In Metropolitan St. Louis, the East-West Gateway Coordinating Council (EWGCC) oversees alternative transportation and commuter programs. Formed as a regional council of governments and a metropolitan planning organization, EWGCC relies on locally based Citizens for Modern Transit (CMT) to implement commuter solutions. “We sponsor transportation projects, and CMT implements them,” says Les Sterman, EWGCC executive director.
According to Sterman, CMAQ grants acquired by EWGCC and passed through to CMT fund the lion’s share of the region’s commuter programs. CMT uses the money to promote transit use throughout the region.
It also has used the money to develop a transit membership program. Transit users register for the program by paying a small fee and completing a form distributed by CMT at transit stations, offices and on the Web. Upon registering, members receive “Commuter Corner,” a bimonthly newsletter covering changes in the transit system and offering special promotions for members.
“We run three promotions a year, usually in May, September and January,” says Kim Cella, director of CMT. Last May’s promotion, “Breathe Easy On Your Ride To Work,” urged people to sign up for a drawing to win a year’s worth of transit passes.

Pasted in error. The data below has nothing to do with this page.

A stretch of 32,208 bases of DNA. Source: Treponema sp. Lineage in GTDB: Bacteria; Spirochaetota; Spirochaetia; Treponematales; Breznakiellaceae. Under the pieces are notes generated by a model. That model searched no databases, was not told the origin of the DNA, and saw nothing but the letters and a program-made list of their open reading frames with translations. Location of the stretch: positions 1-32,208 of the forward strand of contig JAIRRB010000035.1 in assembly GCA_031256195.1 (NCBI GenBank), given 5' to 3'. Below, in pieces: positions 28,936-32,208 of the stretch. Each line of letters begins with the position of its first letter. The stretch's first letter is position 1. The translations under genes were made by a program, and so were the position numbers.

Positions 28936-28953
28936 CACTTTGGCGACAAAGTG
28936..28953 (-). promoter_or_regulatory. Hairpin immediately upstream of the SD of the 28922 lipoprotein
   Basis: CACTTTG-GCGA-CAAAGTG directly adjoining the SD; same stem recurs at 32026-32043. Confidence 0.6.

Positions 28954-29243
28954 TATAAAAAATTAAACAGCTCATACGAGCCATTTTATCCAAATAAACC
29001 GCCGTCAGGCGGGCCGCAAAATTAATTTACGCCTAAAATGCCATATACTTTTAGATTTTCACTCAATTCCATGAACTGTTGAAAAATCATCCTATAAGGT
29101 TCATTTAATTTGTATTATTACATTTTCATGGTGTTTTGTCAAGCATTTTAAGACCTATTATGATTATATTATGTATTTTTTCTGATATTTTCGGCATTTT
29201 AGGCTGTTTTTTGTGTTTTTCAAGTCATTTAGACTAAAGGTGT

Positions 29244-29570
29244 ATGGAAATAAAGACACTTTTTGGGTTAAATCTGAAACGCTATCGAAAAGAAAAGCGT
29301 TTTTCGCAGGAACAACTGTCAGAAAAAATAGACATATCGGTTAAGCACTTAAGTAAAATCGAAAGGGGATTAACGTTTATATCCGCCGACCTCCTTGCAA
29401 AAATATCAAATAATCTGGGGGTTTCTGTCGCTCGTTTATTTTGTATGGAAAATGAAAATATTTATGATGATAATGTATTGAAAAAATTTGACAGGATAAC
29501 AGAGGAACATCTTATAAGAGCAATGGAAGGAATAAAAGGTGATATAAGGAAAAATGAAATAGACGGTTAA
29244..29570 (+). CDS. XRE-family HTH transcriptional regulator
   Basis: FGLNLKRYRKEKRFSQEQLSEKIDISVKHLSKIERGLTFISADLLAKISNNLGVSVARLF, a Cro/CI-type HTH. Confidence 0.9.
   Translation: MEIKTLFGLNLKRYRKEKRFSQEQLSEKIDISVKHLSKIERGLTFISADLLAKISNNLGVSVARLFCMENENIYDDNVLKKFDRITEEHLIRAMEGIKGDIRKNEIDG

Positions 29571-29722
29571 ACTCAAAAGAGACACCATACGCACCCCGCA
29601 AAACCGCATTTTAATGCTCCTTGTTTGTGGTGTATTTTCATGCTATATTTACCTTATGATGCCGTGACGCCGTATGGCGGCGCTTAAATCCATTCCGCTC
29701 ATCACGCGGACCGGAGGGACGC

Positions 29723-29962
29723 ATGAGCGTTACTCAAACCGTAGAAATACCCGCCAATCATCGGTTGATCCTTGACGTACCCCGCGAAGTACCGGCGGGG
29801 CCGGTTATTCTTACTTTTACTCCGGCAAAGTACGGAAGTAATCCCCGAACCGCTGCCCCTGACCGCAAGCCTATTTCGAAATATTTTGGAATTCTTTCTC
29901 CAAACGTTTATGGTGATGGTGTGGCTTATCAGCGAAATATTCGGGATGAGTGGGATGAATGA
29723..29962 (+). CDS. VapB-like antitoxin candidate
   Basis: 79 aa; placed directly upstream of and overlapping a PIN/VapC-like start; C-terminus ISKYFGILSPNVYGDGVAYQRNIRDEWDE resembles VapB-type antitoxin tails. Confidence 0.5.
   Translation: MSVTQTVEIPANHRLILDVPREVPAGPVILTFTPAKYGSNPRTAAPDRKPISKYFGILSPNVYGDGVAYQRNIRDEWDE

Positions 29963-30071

To complement its transit promotions, CMT offers guaranteed rides home to commuters who use alternative transportation. “We hit on this idea a few years ago, and it works well,” says Thomas Shrout, CMT executive director.
Essentially, the “guaranteed ride” component ensures that commuters without cars can get home in case of an emergency. The employee pays his or her own cab fare to get home and invoices CMT, which reimburses 80 percent of the fare up to $40.
To be eligible for reimbursement, the employee must have the invoice approved by his employer. Furthermore, his employer must be enrolled as part of a CMT program to promote commuting incentives in the workplace. More than 100 employers (with approximately 60,000 employees) have enrolled.
Last October, the Texas Natural Resource Conservation Commission (TNRCC) ordered the Houston-Galveston region to make dramatic reductions in air pollution by 2007. The mandate stipulated that 10 percent of all Houston-Galveston companies with more than 50 employees would have to move employees into some form of alternative transportation. Responding to that requirement, the Houston-Galveston Area Council (HGAC), a regional council of governments, began reviewing the area’s existing commuter program, Commute Solutions.
Established by HGAC in the early 1990s, Commute Solutions historically has encouraged commuters to reduce traffic congestion — and resulting air pollution — by busing, carpooling, vanpooling, telecommuting, biking and walking. However, HGAC is adjusting the program’s priorities to emphasize commuter choices that show the greatest potential for reducing congestion.